TRACKING THE CHARACTERS
“Tracking” is the term used to describe consistency within character development and behavior within the story. Simply put, it means making sure that the things the characters say and do make sense within the context of the narrative and their established personalities.
Here’s a dumb example: We have a scene in which our protagonist says he hates peanut butter. Then later in the script he’s sitting at a kitchen table using a butter knife to eat peanut butter out of the jar.
We get bumped by the beat because we’re left to think, “Wait, didn’t he say he hates peanut butter back on page 11?” Flip-flip-flip… “Yeah, he does say that. So why is he suddenly eating this peanut butter?” So now what should be a simple, easy beat – a character eats peanut butter – turns into a bump that pulls us from the mental movie of the script. And if the scene makes it into the film, the audience is sitting there wondering, “Huh? Peanut butter?”
The point isn’t the peanut butter. It’s the idea of tracking the concepts, ideas, and facts of the in-movie reality. If we put A on the page, then it can’t suddenly become C. If we want C, then we need B.
Using the above example, let’s say A is our protagonist hating peanut butter. But we want a later scene in which he eats peanut butter – C. To get there, we need a beat that lays track from one thought/concept to the next – a beat that acts as B to connect them. (And yes, I realize we’re using “track” in both meanings: to follow, and as a road for trains).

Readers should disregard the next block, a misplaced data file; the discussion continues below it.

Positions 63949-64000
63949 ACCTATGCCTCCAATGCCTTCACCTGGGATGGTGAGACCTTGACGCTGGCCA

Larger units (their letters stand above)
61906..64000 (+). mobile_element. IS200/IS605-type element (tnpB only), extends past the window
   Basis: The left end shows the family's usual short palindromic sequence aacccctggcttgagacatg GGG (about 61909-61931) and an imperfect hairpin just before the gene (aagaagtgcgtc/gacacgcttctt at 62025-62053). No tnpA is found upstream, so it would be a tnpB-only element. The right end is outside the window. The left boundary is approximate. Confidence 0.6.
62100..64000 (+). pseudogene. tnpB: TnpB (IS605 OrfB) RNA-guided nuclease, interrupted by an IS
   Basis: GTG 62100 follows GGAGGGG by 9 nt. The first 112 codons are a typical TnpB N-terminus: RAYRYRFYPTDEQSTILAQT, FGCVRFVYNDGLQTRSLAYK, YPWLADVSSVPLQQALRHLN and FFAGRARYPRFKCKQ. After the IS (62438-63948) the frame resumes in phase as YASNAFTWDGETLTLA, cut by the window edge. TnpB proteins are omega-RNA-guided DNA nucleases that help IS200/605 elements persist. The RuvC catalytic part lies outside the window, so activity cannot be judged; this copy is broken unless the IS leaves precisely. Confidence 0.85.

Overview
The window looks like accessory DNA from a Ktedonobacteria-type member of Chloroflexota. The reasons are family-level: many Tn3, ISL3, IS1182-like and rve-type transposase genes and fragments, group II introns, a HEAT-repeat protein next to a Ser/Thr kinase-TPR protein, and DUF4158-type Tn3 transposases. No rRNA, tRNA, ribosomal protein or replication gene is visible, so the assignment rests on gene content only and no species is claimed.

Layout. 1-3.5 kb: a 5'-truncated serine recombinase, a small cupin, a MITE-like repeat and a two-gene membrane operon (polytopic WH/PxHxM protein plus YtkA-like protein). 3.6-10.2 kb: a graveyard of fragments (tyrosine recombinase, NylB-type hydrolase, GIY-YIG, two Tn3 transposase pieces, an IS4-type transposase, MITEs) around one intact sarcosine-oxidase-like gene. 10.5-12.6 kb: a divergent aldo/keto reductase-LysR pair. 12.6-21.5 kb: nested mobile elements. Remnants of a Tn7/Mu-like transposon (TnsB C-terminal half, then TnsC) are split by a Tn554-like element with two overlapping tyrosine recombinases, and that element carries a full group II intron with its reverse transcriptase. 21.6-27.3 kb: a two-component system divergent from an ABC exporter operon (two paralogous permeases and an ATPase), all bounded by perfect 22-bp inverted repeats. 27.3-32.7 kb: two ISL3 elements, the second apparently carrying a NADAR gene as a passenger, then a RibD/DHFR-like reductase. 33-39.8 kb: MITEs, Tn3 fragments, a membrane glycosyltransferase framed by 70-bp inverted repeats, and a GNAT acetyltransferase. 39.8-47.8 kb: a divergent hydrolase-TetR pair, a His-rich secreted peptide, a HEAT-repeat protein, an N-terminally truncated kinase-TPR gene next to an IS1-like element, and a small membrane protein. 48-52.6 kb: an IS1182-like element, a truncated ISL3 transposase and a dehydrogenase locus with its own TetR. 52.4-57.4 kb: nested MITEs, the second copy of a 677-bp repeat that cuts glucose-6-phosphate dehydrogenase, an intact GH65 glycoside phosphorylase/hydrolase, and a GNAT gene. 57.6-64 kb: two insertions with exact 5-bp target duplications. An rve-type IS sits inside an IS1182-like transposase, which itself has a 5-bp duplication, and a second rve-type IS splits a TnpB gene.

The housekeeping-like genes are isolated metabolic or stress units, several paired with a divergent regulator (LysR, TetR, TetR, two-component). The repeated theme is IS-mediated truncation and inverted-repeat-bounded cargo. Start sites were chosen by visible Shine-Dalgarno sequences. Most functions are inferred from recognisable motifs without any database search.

For instance, we might introduce a scene in which someone asks the protagonist why he doesn’t like peanut butter, and he admits he’s never actually tried it; he just thinks the consistency is weird. So this other person persuades the protagonist into at least trying some… and now we’re at C: the protagonist in the kitchen, eating peanut butter. Now the character beats track.
Now look at what we get from this sequence of beats. We establish with A that our protagonist is the kind of person who makes firm decisions based on incomplete information. (“Peanut butter looks weird so that means I won’t like it.”) From B, we establish that, when called on A, our protagonist is willing to admit his faulty thinking and react accordingly. (“You should at least try peanut butter.” “Yeah, you’re right.”) And from C we see the protagonist will follow through and try something new. (“Hey, peanut butter is actually pretty good!”)
These are the building blocks of character development. We learn something from each of these beats. Each beat brings our character to a new thought, decision, action. At the end, the character is a different person for having encountered these experiences.
Tracking character beats is the way we develop characters, and keep the reader and audience engaged in their story.